Item: Initial description of avalanche winter regimes for western canada
Title: Initial description of avalanche winter regimes for western canada
Proceedings: Proceedings of the 2004 International Snow Science Workshop, Jackson Hole, Wyoming
Authors: Pascal Hageli and David M. McClung, Atmospheric Science Program, The University of British Columbia, Vancouver B.C., Canada, Dept. Geography, The University of British Columbia, Vancouver B.C., Canada
Abstract: Existing snow climate classifications rely heavily on meteorological parameters that describe the average weather during the main winter months. Field experience and measurements, however, show that the character of snowpack weaknesses including their type structure and details of formation are the primary indicators of avalanches that form. Such characteristics are not a formal part of any snow climate classification scheme. Therefore, such classifications can only be of limited use for avalanche forecasting purposes. The focus of this study is the analysis of persistent snowpack weaknesses in Western Canada, an area with a wide range of weather and snow conditions. Observations from the industrial information exchange (InfoEx) of the Canadian Avalanche Association are used to examine the frequency, sequence and distribution of the most common snowpack weakness types and their related avalanche activity. The results show significant temporal and spatial variations, even in areas with the same snow climate characteristics. The transitional Columbia Mountains, for example, exhibit snowpack weakness characteristics that clearly go beyond a simple combination of maritime and continental influences. 'Avalanche winter regime' is suggested as a new term to describe and classify local snow and avalanche characteristics that are directly relevant for avalanche forecasting. Three distinct avalanche winter regimes are identified for Western Canada.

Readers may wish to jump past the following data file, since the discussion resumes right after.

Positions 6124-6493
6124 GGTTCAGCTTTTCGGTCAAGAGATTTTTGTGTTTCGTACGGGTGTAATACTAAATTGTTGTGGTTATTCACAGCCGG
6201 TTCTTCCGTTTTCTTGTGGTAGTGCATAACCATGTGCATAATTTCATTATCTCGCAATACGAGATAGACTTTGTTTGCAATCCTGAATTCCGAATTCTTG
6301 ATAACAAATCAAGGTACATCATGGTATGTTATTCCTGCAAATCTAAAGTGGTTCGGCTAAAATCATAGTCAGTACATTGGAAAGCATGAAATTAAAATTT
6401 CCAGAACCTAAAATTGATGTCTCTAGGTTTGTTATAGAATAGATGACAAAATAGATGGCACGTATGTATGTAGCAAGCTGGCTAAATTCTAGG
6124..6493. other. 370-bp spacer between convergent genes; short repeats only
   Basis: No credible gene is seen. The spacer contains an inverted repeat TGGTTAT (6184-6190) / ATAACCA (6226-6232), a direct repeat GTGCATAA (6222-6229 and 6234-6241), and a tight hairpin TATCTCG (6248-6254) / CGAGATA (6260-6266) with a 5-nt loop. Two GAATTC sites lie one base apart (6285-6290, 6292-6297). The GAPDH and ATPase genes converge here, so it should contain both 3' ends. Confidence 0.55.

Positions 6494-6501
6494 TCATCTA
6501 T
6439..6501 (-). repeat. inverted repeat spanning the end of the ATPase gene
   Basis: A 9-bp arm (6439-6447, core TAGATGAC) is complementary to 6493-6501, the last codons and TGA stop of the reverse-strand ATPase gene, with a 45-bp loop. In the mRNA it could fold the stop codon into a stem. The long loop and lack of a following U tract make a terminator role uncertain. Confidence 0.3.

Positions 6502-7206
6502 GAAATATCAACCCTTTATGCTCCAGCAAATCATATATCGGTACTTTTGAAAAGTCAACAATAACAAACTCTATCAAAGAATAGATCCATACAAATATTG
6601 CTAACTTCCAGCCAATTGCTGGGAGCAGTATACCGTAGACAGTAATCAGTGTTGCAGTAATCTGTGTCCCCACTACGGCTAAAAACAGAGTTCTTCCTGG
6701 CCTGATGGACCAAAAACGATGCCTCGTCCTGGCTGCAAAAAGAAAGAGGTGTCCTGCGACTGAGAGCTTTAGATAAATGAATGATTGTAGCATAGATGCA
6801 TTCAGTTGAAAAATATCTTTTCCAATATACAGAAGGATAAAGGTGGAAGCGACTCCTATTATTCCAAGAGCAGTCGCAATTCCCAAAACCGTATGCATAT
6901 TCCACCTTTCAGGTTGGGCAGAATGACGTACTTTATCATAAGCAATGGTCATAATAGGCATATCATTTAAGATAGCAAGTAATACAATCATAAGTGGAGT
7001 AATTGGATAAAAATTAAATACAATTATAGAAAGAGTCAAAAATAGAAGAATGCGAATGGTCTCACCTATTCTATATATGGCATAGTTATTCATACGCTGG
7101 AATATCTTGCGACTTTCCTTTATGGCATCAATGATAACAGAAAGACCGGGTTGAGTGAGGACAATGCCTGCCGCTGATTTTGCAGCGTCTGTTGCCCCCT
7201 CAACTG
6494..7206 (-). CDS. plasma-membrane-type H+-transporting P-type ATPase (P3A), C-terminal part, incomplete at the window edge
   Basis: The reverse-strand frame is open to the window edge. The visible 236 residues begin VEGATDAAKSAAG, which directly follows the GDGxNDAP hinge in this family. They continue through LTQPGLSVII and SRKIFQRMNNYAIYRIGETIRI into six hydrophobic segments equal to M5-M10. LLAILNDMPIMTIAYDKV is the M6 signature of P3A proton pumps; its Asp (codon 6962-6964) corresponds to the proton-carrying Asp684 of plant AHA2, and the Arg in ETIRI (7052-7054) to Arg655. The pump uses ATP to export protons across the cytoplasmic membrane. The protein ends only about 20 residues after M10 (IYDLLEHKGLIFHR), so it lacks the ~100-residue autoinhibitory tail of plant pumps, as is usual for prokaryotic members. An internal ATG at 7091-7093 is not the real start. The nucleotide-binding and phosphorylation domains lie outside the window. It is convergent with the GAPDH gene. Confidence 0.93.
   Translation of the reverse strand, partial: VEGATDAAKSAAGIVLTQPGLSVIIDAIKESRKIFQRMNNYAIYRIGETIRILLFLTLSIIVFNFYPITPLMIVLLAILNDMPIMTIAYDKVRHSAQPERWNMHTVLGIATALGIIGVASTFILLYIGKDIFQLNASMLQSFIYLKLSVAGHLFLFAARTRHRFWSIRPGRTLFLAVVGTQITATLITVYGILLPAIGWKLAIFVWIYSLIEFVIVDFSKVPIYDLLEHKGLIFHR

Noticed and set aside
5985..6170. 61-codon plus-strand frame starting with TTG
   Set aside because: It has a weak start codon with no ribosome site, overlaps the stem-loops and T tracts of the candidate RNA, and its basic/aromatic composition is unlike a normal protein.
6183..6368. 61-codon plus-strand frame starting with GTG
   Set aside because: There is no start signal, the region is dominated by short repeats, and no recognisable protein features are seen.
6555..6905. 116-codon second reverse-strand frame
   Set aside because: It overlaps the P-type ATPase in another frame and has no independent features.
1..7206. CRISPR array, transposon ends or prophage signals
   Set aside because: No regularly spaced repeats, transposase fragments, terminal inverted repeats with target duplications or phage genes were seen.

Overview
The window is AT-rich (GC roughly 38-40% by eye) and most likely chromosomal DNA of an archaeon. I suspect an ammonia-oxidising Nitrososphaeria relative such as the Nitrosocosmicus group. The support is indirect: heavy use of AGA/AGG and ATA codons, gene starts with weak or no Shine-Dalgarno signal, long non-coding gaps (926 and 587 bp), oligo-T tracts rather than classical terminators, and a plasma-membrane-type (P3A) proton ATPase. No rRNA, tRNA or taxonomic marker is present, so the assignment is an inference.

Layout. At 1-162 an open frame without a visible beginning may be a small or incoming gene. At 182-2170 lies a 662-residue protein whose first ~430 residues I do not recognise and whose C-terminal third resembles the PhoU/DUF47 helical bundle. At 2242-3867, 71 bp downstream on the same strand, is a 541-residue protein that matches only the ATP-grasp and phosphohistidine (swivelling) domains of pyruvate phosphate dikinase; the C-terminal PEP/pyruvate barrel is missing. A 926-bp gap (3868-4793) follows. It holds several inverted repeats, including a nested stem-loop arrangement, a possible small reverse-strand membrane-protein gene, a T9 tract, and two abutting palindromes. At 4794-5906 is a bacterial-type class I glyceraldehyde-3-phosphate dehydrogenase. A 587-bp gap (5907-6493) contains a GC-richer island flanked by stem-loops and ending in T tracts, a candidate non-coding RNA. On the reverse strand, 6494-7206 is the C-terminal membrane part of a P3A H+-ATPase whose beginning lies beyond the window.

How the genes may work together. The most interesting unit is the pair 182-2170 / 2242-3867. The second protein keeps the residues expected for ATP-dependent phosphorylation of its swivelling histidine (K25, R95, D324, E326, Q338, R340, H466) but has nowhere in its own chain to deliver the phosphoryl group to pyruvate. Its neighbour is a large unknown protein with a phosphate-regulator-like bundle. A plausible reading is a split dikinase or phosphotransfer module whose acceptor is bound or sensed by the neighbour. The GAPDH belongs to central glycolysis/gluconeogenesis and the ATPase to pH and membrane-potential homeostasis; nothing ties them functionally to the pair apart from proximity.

Keywords: snow climate, avalanche climate, avalanche winter regime, avalanche forecasting
Digital Abstract Not Available